There comes a day in nearly every engineer’s and buyer’s lives when they need a printed circuit board (PCB) for their company’s next electronic product. Whether you have a working knowledge of PCB layout design or are a newbie, it helps to grasp the start-to-finish journey a design makes.
Here’s some helpful insight into what to expect with a PCB project -- from how you’ll design it, to the steps involved, to who you should be paying to do it.
PCB Layout Design
Printed circuit boards hold integrated circuits (ICs), transistors, and resistors -- and carry out the connections between them. A PCB lets you route power and signals between physical devices.
Connecting those boards and tiny components is solder. This miracle metal not only makes the electrical connections, it also serves as a strong mechanical adhesive. If your PCB is a slice of lasagna, the soldering is the sauce and ricotta cheese, while the boards are your layers of noodles.
Needless to say, PCBs are kind of important (though less tasty than lasagna). Whoever executes your design is going to need a robust program, especially if your layout is highly layered or otherwise complex.
Here are two programs we see come up often:
PCB Layout Software: Eagle (Free) Vs. Altium
This is a conversation that pops up frequently between electronics companies and their board suppliers. Typically, the buyer is all about the free software, usually Eagle, while electronic design manufacturers (like us) prefer Altium.
(Note: Having been bought by software giant Autodesk, Eagle now offers a paid subscription version of its PCB layout software)
The problem with free software is that it can only do so much.
For example, Altium has no limit on the number of layers you can design in. Eagle has a four-layer limit.
Another example: Altium has no limit on a design’s size. Eagle has a size limit of 160 sq cm (though size is unlimited in the premium version).
So, unless you want a bare-bones design, you’re better off paying for a high-end suite of tools.
The Design Process
Here’s how the design process should play out with a well-versed vendor:
- You approach a vendor (assuming you’re outsourcing; more on that in a sec) with a design idea. The vendor’s engineering group sits down with your design team and get the rundown on how you want the product to work. The number of hours this step eats up depends on how much back and forth is involved in optimizing the design, plus the complexity of the part.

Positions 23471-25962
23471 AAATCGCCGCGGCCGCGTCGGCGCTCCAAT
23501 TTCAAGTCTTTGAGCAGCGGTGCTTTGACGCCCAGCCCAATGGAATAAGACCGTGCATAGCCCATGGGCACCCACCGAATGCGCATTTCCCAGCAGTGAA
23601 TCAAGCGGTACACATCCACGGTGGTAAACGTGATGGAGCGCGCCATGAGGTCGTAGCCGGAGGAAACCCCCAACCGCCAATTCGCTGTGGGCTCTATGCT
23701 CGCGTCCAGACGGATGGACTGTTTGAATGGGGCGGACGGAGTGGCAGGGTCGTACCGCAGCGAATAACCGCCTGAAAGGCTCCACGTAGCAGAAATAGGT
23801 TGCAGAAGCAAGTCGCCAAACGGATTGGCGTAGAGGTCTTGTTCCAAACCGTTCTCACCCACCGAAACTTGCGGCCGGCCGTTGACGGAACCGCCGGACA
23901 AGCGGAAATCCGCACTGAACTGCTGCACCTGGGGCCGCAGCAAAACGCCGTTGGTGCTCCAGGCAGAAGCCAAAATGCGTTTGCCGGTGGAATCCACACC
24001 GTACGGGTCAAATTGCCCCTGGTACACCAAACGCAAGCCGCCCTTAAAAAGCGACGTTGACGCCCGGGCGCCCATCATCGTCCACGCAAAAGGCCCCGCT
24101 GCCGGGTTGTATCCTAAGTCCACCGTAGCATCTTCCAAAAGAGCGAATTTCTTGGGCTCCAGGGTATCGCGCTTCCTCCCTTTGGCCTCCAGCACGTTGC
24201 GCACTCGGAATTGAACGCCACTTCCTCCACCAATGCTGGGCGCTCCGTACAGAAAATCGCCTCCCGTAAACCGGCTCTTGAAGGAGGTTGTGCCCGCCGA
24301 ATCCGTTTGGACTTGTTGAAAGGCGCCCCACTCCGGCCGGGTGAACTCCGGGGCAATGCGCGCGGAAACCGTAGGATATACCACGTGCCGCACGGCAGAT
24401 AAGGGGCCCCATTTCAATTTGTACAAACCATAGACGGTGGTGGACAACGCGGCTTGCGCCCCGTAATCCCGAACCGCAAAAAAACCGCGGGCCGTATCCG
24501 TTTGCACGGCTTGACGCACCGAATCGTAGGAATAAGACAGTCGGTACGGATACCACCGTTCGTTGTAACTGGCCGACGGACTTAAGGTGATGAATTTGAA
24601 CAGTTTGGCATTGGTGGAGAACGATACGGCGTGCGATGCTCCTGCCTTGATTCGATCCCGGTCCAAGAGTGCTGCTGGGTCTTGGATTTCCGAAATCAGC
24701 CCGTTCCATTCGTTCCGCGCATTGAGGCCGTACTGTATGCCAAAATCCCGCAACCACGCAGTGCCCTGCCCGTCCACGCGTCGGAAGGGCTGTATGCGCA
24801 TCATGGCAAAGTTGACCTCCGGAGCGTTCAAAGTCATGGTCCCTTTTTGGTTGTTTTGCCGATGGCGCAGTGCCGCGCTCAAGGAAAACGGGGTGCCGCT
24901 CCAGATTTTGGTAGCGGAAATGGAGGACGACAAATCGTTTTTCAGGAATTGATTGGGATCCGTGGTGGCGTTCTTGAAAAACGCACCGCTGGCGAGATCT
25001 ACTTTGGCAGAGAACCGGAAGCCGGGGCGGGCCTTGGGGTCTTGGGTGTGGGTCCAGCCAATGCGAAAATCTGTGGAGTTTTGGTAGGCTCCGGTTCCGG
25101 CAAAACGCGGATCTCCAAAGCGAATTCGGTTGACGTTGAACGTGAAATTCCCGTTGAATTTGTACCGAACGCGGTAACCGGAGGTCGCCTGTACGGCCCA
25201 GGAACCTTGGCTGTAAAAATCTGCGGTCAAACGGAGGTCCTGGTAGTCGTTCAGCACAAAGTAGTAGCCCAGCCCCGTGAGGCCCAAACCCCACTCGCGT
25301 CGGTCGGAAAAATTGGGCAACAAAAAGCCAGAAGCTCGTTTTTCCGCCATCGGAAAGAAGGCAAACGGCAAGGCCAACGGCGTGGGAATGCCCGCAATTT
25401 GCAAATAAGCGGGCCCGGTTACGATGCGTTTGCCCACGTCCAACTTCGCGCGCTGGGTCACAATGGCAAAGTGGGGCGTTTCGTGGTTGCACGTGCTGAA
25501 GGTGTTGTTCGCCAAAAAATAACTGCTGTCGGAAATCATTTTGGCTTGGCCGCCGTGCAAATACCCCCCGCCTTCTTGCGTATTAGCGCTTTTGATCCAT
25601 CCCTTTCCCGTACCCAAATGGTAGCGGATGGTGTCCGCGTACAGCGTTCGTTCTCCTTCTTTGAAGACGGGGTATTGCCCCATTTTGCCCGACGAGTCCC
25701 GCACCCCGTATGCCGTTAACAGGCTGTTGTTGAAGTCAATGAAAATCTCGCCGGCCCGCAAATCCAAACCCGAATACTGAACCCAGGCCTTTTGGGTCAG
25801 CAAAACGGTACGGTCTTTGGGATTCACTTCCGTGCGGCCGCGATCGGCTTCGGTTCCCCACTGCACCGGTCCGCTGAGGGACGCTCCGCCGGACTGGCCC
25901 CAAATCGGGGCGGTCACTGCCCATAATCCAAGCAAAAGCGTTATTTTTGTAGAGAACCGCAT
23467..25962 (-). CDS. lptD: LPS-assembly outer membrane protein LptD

- Your supplier makes a schematic and sends it for your review. Schematics ultimately control the project, so a vendor with proven thoroughness and accuracy is crucial.
- The designer imports the schematic into a PCB layout program (i.e. Altium). He designs the PCB.
- Once you approve the board, the designer generates a Gerber file, which is what he uses to generate the bare circuit board.
- The boards head through the assembly process, where all the tiny parts are placed with utmost care.
- Quality inspections occur. The intensity of these will depend on your product’s application and industry.
And there you have it: Your PCB baby is born.
Where to Get Your Work Done
Are you outsourcing your PCB layout design? For OEMs already outsourcing their manufacturing, seeking third-party help in the design phase could prevent a headache. Why?
- Input from experts and specialists
- More time freed up to focus on other priorities
- Cost efficiency (no designers permanently on payroll!)
Other than the obvious price factor, your choice of vendor will probably boil down to two words: capacity and capability.
For starters, what level of volume is your project? Some contract manufacturers will also accept low-to-mid-volume capacity jobs. Other, major companies want only the highest-capacity work.
Complexity also commonly separates one vendor from another. Some can handle complex, multilayer boards. Others stick to simple designs.
Even more important: Most electronic contract manufacturers can’t do both in-house PCB design and assembly.
The few vendors that are one-stop shops can take your project from inception to finished product. What does this mean for the customer?
Well, if a design issue is noticed during the assembly process, a company with only assembly capabilities will struggle to resolve the problem. This is why it also helps to go to a company that offers extensive testing and prototyping services. It’s always better to make a mistake during these stages than discover one after your boards are already shipped.
Other benefits of using a single source of electronic manufacturing:
- Consolidates costs
- Prevents miscommunication moving from one vendor to the next
- Eliminates extra transportation lead time
Knowledge Is Power!
Hopefully you’re now wiser to the standards you should have when using PCB layout design. Choosing the right software, understanding the manufacturing process, and picking a vendor with appropriate capabilities will make your job easier.
For more tips on succeeding with electronic manufacturing, check out this article on the need for certain products to be intrinsically safe.